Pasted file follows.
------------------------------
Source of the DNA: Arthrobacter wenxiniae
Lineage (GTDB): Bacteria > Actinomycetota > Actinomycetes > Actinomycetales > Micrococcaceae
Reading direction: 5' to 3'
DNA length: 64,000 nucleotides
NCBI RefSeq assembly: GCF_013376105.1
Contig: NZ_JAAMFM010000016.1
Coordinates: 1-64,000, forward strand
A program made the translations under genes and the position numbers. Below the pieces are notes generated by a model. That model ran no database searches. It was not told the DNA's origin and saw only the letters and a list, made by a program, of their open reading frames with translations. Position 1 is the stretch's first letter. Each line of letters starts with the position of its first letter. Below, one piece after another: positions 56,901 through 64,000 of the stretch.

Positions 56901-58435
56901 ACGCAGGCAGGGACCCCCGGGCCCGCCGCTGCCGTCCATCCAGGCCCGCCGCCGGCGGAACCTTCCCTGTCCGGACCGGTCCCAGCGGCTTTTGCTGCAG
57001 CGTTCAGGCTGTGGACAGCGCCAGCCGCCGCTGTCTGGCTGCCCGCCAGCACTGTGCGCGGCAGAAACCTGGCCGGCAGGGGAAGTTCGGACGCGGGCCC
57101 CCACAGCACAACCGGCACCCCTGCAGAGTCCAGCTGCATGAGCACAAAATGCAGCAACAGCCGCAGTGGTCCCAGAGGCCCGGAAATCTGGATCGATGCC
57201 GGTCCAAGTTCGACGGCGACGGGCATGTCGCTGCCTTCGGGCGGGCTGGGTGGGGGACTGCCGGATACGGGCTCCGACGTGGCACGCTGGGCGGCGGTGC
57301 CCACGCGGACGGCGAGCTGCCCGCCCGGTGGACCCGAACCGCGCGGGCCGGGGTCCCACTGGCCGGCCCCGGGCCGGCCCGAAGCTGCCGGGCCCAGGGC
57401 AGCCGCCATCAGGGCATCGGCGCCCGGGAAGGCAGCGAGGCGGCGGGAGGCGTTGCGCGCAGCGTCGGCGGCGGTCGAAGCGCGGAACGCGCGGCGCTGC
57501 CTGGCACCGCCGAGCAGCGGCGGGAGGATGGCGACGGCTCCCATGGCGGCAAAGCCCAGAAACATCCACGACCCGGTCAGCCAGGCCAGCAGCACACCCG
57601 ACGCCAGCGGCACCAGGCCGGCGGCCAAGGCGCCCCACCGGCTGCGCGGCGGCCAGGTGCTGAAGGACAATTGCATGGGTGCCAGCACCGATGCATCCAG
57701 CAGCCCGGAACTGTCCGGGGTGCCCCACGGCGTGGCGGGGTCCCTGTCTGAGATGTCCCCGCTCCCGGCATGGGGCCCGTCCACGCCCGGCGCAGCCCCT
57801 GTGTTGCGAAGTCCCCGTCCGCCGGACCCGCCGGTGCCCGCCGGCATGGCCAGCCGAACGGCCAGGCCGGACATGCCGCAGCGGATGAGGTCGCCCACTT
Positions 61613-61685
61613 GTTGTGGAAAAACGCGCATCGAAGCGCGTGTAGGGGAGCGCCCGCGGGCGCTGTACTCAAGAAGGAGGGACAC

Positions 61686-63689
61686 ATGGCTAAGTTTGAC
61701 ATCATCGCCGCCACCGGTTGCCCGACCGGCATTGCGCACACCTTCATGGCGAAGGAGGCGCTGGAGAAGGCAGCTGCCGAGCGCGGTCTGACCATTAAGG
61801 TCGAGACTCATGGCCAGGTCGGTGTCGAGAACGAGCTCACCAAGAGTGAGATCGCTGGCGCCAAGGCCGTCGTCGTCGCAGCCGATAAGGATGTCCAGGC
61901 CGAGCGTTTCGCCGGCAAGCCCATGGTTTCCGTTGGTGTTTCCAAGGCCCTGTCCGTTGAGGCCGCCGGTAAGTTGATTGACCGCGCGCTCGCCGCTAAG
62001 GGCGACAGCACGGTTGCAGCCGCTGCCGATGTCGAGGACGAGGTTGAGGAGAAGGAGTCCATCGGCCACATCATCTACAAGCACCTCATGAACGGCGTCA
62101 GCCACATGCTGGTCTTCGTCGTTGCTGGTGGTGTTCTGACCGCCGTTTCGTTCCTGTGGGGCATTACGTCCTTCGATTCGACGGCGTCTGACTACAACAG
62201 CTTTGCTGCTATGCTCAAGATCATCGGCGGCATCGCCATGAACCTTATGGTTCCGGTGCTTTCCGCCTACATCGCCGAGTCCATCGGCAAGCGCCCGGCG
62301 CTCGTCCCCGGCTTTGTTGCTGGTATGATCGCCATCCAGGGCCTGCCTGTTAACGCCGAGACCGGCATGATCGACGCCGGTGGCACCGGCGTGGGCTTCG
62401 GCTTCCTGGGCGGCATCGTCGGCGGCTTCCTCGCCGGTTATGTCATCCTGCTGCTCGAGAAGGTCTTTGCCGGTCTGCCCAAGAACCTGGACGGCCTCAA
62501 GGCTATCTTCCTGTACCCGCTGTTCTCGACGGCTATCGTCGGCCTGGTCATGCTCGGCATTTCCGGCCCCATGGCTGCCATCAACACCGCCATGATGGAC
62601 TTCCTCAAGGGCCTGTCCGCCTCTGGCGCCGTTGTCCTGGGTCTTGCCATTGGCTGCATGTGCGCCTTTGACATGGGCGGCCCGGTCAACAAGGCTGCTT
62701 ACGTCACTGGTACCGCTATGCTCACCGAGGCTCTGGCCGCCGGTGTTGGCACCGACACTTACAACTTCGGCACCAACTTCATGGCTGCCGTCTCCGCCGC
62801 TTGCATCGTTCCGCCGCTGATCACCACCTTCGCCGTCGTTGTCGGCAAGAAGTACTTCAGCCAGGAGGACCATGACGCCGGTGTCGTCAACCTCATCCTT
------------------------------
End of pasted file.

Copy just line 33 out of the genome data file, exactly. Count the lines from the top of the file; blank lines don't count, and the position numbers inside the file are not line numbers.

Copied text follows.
62601 TTCCTCAAGGGCCTGTCCGCCTCTGGCGCCGTTGTCCTGGGTCTTGCCATTGGCTGCATGTGCGCCTTTGACATGGGCGGCCCGGTCAACAAGGCTGCTT